|Very Few Words from
|Does this man look like Perry Mason to you?
At one time CBS was close to signing actor Mike
Connors to replace Raymond Burr as the famous
lawyer. Courtesy of Capital
Along the way, the show picked up more
and more sponsors, such as Libby-Owens-Ford and
Bristol-Myers. Soon the program became so popular that
advertisers were drooling to get a piece of the action.
(One story goes that a group of nunsfavorites of Raymond Burrwere asked to pray that the show get sponsored
in its second year. Eventually so many advertisers signed
up, a mutual friend called the convent and asked the
nuns: "Don't you think you've overdone it?")
The multiple sponsorship of the show was great good
fortune for the producers and cast. Besides the financial
rewards, there wasn't one single major sponsor butting in
with almost always useless "suggestions,"
something that single-sponsor shows had to live with.
This is not to say the sponsors had no influence. For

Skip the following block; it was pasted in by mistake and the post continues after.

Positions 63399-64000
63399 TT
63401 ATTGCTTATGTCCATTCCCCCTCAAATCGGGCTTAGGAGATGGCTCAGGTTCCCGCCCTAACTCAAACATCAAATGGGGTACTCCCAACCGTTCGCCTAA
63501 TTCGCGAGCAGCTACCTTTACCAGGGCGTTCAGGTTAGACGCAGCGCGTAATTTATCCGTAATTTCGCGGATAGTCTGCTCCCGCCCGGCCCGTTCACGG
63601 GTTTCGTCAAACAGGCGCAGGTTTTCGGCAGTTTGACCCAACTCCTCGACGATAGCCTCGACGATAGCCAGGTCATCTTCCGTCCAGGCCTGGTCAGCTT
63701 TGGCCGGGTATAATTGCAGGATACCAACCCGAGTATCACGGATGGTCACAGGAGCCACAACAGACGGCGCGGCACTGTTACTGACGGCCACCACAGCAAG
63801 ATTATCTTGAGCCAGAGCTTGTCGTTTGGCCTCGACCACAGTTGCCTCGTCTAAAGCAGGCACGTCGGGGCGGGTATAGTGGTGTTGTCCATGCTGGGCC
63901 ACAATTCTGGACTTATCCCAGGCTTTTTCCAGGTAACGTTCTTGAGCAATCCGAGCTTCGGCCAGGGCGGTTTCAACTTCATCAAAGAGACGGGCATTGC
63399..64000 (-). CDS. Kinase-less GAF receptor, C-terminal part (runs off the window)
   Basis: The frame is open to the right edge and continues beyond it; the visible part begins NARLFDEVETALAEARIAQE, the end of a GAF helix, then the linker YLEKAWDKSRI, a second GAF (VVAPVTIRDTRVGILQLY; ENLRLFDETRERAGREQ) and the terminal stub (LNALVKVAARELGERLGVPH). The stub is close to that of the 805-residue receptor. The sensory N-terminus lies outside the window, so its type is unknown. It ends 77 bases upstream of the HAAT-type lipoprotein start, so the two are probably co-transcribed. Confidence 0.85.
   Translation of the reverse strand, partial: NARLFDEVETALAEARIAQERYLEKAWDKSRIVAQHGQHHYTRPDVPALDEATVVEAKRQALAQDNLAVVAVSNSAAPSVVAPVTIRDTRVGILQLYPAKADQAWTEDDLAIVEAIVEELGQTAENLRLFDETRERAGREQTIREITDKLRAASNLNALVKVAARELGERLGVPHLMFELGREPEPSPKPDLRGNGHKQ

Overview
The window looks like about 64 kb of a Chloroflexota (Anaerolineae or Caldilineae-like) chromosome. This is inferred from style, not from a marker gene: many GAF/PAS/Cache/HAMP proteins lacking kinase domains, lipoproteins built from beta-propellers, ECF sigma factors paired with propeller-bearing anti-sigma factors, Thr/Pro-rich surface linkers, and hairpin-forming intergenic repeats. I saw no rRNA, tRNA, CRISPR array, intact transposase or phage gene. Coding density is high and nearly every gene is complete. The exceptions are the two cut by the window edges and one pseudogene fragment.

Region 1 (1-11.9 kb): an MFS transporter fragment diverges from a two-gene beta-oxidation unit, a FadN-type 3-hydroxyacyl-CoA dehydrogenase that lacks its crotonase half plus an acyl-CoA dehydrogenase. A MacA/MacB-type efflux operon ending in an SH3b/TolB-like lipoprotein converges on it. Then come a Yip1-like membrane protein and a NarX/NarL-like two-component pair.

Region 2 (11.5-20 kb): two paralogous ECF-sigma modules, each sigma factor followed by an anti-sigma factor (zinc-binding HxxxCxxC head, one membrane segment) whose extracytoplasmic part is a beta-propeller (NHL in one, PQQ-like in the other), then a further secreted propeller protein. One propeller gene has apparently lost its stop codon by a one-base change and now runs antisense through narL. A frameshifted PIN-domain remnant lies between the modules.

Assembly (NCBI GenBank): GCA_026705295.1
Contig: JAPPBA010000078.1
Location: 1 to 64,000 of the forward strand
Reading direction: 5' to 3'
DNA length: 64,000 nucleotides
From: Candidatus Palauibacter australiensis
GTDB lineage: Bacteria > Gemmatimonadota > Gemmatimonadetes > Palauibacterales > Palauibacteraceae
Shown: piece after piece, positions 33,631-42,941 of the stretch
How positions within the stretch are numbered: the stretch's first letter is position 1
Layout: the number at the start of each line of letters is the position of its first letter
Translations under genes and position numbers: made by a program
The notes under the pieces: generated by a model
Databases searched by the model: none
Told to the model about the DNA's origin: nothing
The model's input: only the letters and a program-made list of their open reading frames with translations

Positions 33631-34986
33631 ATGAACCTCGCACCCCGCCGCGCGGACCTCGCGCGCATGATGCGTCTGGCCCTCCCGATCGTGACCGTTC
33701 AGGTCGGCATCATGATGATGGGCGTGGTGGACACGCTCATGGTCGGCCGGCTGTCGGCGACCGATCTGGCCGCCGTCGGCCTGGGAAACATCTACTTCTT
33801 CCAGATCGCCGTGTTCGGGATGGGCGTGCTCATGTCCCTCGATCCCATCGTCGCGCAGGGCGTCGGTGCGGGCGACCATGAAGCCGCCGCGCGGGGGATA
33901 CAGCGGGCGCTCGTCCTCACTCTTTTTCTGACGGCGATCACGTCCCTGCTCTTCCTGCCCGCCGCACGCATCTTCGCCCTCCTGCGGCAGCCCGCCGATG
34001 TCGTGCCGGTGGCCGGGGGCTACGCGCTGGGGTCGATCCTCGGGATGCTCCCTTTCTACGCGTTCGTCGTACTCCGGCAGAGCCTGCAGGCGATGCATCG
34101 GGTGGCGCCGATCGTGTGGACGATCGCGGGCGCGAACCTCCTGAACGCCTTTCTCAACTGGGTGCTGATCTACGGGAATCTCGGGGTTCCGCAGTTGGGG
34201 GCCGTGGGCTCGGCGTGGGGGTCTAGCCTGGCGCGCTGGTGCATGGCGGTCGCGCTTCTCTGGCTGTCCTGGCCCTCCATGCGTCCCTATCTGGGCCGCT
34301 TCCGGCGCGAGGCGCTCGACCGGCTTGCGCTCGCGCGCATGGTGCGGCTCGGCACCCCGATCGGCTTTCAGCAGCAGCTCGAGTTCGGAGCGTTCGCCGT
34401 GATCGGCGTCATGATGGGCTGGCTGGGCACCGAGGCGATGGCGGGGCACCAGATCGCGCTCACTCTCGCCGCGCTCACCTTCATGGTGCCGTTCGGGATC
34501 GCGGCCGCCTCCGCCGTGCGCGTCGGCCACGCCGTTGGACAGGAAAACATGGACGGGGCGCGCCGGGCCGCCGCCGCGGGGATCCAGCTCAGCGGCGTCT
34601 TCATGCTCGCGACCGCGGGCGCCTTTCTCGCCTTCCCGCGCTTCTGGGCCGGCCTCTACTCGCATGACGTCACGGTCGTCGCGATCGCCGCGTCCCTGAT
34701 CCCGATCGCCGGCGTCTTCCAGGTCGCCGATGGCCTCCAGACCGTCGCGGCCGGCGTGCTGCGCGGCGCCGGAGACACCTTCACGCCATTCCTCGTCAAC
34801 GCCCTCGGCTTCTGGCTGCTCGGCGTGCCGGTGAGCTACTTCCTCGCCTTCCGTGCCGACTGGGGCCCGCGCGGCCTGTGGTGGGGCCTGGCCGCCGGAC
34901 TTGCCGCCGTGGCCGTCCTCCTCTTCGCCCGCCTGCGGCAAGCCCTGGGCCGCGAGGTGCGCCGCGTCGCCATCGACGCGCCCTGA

instance, in the 1958-59 season, the show had a cigarette
sponsor, which caused Raymond Burr to observe: "All
of a sudden, the scripts are loaded with smoking."
From the start, putting Perry Mason on
television was an expensive undertaking. Each episode
cost at least $100,000 to produce, big money in 1957.
Filmed on the old Twentieth Century-Fox Western Avenue
lot, Stage 8, each episode took anywhere from nine to
eleven days to produce six days of actual shooting, the
two days for the weekend, one day of preparation, then
other delays, such as holidays and so on. In the first
three seasons nearly 100 hour-long Mason episodes were
produced (more than a dozen were in the can before the
show premiered), a grueling and costly proposition. But
the money was well spent. Productionwise, "Perry
Mason" was always top shelf During its nine year
run, CBS spent as much as $40 million presenting the showmegabucks in the fifties and sixtiesand it looked it.